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Letters Trophoblastic disease

Analytical problems associated with HCG assay

BMJ 2008; 337 doi: https://doi.org/10.1136/bmj.a2076 (Published 13 October 2008) Cite this as: BMJ 2008;337:a2076
  1. Julian H Barth, consultant chemical pathologist1
  1. 1Leeds General Infirmary, Leeds LS1 3EX
  1. julian.barth{at}leedsth.nhs.uk

    Sebire and Seckl state that gestational trophoblastic disease is monitored by measuring serum human chorionic gonadotrophin (HCG), but they do not discuss the analytical problems associated with this assay.1

    Numerous reports of interference with this assay have been made since 1984, the most important by Rotmensch and Cole in 2000.2 They reported on 12 women who had a false diagnosis, 11 of whom had been subjected to needless, and in some cases quite extensive, surgery or chemotherapy. The problem has not disappeared and we still uncover cases of assay interference in women who have serial HCG measurements for pregnancy testing. The frequency of HCG interference is unknown, but in our study of thyroid and gonadotrophin assays we detected clinically relevant interference in 0.5% of all assays.3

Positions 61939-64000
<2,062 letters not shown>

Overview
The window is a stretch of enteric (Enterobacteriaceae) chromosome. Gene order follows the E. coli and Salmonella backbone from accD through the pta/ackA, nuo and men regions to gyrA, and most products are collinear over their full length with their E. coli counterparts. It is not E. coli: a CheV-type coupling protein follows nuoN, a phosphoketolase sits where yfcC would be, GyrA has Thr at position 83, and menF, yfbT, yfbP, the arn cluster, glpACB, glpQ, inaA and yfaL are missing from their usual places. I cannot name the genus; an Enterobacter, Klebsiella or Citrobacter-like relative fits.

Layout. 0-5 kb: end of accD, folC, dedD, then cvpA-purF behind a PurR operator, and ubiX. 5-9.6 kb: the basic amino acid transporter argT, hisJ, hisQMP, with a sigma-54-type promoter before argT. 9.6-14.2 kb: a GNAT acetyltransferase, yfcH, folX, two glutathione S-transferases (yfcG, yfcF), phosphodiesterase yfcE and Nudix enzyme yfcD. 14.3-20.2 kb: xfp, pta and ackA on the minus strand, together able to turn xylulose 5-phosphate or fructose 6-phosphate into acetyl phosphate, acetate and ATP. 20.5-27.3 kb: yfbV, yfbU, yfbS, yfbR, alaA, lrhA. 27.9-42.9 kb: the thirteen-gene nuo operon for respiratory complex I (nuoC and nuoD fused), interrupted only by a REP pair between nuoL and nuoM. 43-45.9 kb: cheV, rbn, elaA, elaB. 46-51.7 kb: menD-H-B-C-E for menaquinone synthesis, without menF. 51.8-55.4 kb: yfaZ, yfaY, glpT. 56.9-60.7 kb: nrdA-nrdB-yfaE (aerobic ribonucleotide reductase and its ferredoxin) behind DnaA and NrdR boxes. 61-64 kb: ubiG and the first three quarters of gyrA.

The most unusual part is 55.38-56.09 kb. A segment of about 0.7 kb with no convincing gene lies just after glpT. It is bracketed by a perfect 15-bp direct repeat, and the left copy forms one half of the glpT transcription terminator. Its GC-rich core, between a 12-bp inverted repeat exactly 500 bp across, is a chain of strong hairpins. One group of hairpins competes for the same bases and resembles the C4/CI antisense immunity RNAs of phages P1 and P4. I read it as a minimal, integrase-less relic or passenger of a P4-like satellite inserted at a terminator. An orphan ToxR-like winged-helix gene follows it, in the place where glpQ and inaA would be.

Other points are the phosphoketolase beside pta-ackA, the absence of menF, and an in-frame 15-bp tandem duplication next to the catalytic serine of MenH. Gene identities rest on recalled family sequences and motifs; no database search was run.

A further problem is in the variation between assays provided by different manufacturers. Mitchell and Seckl clearly showed this variation in a patient with tumours whose HCG was detectable in some assays but undetectable in others.4

    HCG assays are approved by the regulatory authorities for pregnancy testing alone, and the risk to patients with trophoblastic disease or germ cell tumours will continue until assays are formally validated for these diseases.

    Notes

    Cite this as: BMJ 2008;337:a2076

    Footnotes

    • Competing interests: None declared.

    References

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